With his constant focus on the customer, Sir Terry is hailed for turning Tesco into a global operation

Sir Terry Leahy leaves behind him a powerful legacy, but Tesco is losing a once-in-a-generation retailer and businessman, say commentators.

Leahy surprised the industry with the announcement on Tuesday that he will leave next year, as it had been expected he would stay on until 2014 to reap the benefits of his full pension and remuneration packages.

Leahy, 55, joined Tesco in 1979 and held several marketing and commercial positions before becoming chief executive in 1997. Since 1997 the business has transformed from a UK grocery operation into a global business, stretching into areas such as non-food, clothing, online shopping and banking.

Former Tesco clothing chief executive John Hoerner said: “When Terry took over, Tesco was a second- or third-rate business, and now look at it - he has totally transformed it.”

Arcadia owner Sir Philip Green told Retail Week: “You don’t get to be the third biggest retailer in the world by being lucky. He’s built a world-class business.”

Shore Capital analyst Clive Black said Leahy stepping down is “akin to the retirement of the likes of Sir Alex Ferguson from football”, while Credit Suisse analyst Andrew Kasoulis said “there is only Sir Ken Morrison in retail who is of Terry’s ilk”.

One former Tesco director, who worked with Leahy, said: “He is an exceptional leader and the competition will be able to sleep a bit better knowing he’s leaving, no matter who replaces him.”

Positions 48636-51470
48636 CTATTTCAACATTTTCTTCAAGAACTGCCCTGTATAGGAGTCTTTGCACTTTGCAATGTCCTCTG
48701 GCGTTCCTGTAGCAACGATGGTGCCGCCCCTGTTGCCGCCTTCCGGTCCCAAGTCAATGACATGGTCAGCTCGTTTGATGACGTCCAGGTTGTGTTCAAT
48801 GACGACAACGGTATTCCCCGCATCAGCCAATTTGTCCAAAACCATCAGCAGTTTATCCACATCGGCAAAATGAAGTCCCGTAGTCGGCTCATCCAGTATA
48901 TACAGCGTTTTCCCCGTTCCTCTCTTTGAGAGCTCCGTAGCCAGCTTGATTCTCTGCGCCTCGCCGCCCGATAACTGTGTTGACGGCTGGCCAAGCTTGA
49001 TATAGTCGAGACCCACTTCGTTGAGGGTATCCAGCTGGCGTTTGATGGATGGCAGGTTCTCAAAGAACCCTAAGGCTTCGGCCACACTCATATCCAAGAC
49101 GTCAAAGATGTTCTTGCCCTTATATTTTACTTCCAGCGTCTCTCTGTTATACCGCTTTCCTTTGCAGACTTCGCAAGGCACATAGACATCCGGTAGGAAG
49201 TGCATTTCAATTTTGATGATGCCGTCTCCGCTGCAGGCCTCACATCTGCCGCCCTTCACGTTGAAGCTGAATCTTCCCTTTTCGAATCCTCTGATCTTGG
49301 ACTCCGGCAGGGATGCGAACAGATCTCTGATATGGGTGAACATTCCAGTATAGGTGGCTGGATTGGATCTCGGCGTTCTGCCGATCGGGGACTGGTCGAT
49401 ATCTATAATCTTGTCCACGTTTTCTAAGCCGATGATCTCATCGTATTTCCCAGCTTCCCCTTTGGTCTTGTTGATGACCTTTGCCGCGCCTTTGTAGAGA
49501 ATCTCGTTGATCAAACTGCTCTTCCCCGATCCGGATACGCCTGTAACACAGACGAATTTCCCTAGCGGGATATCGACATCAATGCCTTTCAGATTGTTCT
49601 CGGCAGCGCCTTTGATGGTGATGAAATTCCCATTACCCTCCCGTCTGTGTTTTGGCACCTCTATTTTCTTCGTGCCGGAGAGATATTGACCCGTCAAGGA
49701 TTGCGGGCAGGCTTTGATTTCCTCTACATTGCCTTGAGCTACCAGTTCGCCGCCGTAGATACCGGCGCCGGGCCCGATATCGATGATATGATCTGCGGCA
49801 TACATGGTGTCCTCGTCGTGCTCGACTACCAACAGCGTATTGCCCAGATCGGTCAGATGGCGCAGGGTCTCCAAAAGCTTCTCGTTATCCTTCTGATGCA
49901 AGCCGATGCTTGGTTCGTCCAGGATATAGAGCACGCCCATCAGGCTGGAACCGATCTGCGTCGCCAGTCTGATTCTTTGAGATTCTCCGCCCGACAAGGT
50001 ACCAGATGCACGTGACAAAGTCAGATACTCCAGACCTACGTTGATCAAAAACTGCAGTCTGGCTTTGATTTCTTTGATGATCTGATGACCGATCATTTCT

Leahy’s legacy is wide ranging and, according to grocery research house IGD, since 1997 the retailer has increased group turnover by 310% to £56.9bn, UK stores from 568 to 2,482 and stores outside the UK from 190 to 2,329.

The biggest influence Leahy made on Tesco’s culture was his constant focus on the customer. Tesco corporate and legal affairs director Lucy Neville-Rolfe said: “Terry led on customer strategies, and developing that relationship with the customer has been transformational. Applying that strategy to non-food, to clothing, to services, and online has also been a key part of his vision.”

Other key strategies that commentators highlight include the launch of Clubcard while he was marketing director and the subsequent use of the data to shape the direction of the business, bringing hypermarkets to the UK, forging the international platform and the relentless improvement culture in the business for everything to be run cheaper and more simply.

Leahy has also created a talented top team. Green said: “Over the 14 years Terry has been chief executive he has had a strategy, built a team of executives he trusts, all of them highly regarded, and that’s enabled them to appoint a successor from within without a fuss.”

Leahy said his vision is “largely complete” but analysts point to the US venture Fresh & Easy as one of the parts that he has not seen through to a success. Collins Stewart analyst Greg Lawless said: “The jury’s still out on the US and Leahy leaving early is possibly a sign he doesn’t think the remuneration will be too tempting in another two years.”

Leahy said he had had “a good innings” and that “it’s important to know the right time to go”.

Despite rumours that Leahy would take a government role after leaving Tesco, he said he plans to spend time with his “private investments” and that he has “no plans to go into politics”.